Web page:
The Love-Hate Relationship with Performance Reviews

dilbert performance reviewI can’t think of a two-week period that I dread more going into it, but feel more satisfied coming out of it than performance review time. When done right, and I don’t always, the candid conversations can lead to one of the most fulfilling times of the year.

Some random observations …

• People are far more willing to hear the truth (or my perception of the truth anyway) than we give them credit.

• It’s not the time for surprises. If I bring up something they haven’t heard earlier in the year, then I haven’t done my job.

• We are our own harshest critics.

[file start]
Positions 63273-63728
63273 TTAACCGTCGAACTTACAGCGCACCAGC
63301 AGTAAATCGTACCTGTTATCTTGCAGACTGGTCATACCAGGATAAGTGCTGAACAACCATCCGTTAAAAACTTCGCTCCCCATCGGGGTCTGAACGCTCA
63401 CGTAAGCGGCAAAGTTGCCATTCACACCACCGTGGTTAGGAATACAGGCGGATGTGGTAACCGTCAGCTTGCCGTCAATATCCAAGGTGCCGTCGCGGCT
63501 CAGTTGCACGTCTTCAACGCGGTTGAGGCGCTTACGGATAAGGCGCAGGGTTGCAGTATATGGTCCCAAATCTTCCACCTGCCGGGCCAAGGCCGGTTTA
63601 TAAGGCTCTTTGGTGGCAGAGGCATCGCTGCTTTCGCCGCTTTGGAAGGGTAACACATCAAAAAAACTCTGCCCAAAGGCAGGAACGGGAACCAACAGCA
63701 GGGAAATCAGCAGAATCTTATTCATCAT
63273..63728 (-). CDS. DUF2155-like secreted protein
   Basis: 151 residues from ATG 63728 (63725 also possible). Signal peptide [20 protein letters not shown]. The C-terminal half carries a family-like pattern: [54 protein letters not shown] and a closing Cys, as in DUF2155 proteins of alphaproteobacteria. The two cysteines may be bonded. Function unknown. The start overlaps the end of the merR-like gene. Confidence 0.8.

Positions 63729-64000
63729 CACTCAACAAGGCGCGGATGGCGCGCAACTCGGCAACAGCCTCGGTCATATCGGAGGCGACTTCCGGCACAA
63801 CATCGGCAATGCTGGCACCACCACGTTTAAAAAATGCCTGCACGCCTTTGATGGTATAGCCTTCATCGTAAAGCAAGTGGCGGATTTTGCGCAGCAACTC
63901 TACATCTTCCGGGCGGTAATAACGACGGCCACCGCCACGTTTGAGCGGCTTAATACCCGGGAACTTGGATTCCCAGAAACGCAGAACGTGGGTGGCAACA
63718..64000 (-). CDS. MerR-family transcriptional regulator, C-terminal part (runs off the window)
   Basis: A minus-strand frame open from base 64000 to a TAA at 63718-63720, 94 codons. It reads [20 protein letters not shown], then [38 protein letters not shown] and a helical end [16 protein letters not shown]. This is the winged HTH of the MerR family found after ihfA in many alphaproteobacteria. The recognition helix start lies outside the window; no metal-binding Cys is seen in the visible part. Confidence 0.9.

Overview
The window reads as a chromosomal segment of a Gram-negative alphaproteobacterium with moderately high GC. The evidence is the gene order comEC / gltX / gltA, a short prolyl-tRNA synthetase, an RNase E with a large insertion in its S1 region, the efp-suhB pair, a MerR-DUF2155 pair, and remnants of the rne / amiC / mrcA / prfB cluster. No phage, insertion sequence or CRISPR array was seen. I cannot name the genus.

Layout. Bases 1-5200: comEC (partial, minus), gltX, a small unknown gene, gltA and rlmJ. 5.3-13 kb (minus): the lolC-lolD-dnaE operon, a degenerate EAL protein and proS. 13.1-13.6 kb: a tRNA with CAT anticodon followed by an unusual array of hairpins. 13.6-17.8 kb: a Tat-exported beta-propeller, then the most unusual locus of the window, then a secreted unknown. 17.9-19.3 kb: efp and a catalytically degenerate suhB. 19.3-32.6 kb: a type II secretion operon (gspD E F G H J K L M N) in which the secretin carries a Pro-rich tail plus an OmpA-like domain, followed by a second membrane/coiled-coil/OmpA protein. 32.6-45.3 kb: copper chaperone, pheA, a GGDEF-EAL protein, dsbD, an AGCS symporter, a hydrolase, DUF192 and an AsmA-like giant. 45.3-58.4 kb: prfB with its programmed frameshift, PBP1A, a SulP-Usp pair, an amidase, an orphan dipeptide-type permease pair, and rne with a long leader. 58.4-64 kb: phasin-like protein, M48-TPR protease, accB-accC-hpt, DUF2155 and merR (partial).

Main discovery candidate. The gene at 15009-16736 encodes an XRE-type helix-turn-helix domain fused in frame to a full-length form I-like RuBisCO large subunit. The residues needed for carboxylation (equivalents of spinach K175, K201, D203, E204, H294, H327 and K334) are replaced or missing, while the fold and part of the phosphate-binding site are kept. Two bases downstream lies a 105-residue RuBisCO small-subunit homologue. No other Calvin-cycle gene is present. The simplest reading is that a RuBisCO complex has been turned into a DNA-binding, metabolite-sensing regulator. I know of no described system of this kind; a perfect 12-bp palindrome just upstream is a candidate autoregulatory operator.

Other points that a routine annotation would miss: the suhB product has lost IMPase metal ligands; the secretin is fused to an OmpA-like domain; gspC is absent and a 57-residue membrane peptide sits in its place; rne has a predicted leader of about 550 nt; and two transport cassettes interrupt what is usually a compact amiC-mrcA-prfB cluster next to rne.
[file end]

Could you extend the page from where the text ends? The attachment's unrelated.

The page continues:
• People genuinely want to get better.

• No one really likes the performance evaluation form they get from HR, but I have realized the form itself is less important. It’s merely a tool to start the right conversations.

• It’s important to be friendly with co-workers, but it’s a business so you can’t be afraid to outwork them.

• We are all vulnerable in a performance review.

• The old saying of “Sandwich every bit of criticism between two layers of praise” wasn’t invented during the performance review process. Consider quadrupling it. We tend to only truly hear the negative.

• It’s harder to accept a compliment than one might think.

• Collaborate on the goal setting process. Then stick with it, but don’t be too stubborn to adjust if needed.

• You have to communicate and motivate like a coach, minus the yelling.

Here we go.


Categories: Careers

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